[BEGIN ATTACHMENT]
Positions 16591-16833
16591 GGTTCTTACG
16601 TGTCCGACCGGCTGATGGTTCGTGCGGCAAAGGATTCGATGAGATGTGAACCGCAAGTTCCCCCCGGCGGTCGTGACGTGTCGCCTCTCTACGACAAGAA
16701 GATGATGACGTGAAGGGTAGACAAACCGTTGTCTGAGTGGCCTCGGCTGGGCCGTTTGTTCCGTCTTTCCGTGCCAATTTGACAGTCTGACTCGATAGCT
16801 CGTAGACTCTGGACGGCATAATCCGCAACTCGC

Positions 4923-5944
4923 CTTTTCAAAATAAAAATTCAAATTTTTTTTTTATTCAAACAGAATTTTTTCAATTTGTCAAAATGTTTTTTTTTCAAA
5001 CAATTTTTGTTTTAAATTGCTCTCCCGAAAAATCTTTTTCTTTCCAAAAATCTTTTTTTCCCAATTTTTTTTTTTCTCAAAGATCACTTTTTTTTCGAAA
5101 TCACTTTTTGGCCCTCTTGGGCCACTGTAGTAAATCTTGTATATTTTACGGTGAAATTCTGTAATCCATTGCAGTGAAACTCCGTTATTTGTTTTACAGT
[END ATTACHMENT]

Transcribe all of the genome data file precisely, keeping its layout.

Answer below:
Positions 16591-16833
16591 GGTTCTTACG
16601 TGTCCGACCGGCTGATGGTTCGTGCGGCAAAGGATTCGATGAGATGTGAACCGCAAGTTCCCCCCGGCGGTCGTGACGTGTCGCCTCTCTACGACAAGAA
16701 GATGATGACGTGAAGGGTAGACAAACCGTTGTCTGAGTGGCCTCGGCTGGGCCGTTTGTTCCGTCTTTCCGTGCCAATTTGACAGTCTGACTCGATAGCT
16801 CGTAGACTCTGGACGGCATAATCCGCAACTCGC

Positions 4923-5944
4923 CTTTTCAAAATAAAAATTCAAATTTTTTTTTTATTCAAACAGAATTTTTTCAATTTGTCAAAATGTTTTTTTTTCAAA
5001 CAATTTTTGTTTTAAATTGCTCTCCCGAAAAATCTTTTTCTTTCCAAAAATCTTTTTTTCCCAATTTTTTTTTTTCTCAAAGATCACTTTTTTTTCGAAA
5101 TCACTTTTTGGCCCTCTTGGGCCACTGTAGTAAATCTTGTATATTTTACGGTGAAATTCTGTAATCCATTGCAGTGAAACTCCGTTATTTGTTTTACAGT